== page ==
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Evolutionary Games in Natural, Social, and Virtual Worlds$
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Daniel Friedman and Barry Sinervo

Print publication date: 2016

Print ISBN-13: 9780199981151

Published to Oxford Scholarship Online: August 2016

DOI: 10.1093/acprof:oso/9780199981151.001.0001

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Evolution of Cooperation

Evolution of Cooperation

Chapter:
(p.336) 13 Evolution of Cooperation
Source:
Evolutionary Games in Natural, Social, and Virtual Worlds
Author(s):

Daniel Friedman

Barry Sinervo

Publisher:
Oxford University Press
DOI:10.1093/acprof:oso/9780199981151.003.0013

This chapter opens with a simple diagram capturing the tension that all social creatures face between self interest and the social good. It then reviews two famous devices for alleviating the tension, Hamilton’s kin selection and Trivers’s bilateral reciprocity, and demonstrates their isomorphism. Next it reviews the “kaleidoscope” niches that our ancestors inhabited in Pleistocene times, emphasizing the intense selection for flexible forms of cooperation within stable groups of individuals. It then presents humans’ novel coping device, the moral system, which builds on but goes well beyond the earlier devices. It shows how the content of the moral code evolves on short timescales to adapt to novel environments, and concludes with a short discussion of new adaptations (e.g., egalitarian to hierarchical) to accommodate pastoral life styles 10 thousand years ago.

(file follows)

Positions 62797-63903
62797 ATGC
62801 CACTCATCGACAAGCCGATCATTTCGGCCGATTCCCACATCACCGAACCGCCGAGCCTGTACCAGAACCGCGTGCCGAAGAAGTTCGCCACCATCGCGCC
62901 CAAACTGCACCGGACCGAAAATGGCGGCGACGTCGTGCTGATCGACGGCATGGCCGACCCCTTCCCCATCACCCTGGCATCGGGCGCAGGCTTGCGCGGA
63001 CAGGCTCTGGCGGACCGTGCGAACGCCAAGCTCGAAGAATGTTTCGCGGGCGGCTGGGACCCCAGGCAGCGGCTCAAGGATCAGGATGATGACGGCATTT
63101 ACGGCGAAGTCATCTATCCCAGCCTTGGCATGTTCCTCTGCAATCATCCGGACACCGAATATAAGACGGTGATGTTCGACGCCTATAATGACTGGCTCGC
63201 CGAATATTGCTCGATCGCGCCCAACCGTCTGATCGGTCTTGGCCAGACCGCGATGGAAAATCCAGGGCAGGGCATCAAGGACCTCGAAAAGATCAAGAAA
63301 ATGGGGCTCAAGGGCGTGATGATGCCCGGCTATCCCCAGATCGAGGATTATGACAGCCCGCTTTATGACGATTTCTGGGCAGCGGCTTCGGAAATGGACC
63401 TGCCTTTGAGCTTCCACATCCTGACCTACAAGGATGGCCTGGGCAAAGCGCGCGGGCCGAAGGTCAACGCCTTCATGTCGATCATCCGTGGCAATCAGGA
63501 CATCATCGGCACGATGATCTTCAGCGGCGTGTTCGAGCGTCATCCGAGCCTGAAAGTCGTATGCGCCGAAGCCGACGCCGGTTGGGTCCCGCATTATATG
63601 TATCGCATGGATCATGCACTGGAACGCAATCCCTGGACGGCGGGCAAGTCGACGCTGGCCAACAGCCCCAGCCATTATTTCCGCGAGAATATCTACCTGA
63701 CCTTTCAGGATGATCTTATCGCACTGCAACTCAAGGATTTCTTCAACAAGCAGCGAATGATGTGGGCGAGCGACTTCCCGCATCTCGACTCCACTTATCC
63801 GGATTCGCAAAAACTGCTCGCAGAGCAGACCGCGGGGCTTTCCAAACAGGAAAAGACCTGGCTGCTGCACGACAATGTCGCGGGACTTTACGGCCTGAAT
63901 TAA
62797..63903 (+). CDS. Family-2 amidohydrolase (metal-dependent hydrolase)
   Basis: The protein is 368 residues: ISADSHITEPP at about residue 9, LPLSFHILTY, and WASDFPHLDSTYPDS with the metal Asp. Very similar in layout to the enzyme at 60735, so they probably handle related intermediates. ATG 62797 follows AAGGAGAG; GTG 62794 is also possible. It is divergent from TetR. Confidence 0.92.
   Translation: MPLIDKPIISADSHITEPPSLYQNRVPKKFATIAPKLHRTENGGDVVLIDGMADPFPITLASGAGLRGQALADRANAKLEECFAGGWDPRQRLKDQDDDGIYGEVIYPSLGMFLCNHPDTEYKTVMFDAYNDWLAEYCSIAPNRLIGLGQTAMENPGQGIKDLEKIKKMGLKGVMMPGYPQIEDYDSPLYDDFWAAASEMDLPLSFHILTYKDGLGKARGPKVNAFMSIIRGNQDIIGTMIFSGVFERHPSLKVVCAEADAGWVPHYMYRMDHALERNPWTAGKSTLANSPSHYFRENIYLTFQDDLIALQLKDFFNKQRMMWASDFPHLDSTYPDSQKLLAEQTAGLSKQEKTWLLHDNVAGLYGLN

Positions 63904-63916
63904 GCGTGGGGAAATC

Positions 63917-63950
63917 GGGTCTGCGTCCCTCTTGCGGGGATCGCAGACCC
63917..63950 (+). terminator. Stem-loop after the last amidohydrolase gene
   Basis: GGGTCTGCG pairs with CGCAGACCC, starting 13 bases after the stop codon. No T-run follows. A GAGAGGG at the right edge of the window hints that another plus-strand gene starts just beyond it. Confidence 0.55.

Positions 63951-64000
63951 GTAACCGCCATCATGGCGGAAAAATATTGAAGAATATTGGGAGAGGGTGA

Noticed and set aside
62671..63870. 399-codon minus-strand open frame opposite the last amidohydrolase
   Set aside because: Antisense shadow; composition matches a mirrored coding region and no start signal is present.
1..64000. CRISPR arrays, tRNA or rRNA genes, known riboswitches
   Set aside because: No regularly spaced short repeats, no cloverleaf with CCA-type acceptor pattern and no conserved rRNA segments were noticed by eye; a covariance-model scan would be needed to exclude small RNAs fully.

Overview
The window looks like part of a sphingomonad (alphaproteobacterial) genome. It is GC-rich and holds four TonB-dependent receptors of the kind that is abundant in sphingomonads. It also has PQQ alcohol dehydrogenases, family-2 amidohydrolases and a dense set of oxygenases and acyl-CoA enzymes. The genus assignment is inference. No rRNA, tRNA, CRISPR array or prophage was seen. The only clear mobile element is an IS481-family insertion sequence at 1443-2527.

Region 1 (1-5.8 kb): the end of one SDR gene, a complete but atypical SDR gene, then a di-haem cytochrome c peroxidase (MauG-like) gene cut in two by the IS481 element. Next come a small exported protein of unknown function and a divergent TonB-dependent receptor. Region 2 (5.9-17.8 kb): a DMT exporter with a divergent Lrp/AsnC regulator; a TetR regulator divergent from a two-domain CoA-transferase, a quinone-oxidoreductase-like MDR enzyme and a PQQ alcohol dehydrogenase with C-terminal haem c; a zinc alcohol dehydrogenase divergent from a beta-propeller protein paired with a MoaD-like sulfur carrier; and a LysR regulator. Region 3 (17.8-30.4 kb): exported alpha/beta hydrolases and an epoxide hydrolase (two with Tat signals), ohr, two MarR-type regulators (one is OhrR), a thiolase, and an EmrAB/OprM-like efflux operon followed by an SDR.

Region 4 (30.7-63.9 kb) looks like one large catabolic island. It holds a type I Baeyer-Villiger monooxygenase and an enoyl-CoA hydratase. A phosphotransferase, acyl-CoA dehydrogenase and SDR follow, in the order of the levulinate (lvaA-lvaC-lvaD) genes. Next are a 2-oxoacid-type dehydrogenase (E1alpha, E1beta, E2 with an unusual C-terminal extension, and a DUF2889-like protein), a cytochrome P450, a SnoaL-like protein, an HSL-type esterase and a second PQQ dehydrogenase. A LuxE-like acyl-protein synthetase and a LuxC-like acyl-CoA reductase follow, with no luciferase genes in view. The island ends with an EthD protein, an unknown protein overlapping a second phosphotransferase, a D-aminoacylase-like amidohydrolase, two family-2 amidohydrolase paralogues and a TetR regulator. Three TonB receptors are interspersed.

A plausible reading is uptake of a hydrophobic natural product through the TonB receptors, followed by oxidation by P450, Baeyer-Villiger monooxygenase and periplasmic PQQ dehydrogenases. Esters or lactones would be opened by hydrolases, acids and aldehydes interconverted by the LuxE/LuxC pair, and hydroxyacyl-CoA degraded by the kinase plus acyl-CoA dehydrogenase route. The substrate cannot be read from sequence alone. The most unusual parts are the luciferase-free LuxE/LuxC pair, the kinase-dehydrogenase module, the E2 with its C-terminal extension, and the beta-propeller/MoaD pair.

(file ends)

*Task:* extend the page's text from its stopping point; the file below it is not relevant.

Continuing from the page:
Keywords:   cooperation, mutualism, spite, vengeance, social dilemma, inclusive fitness, Hamilton’s rule, folk theorem, reciprocal altruism, indirect evolution

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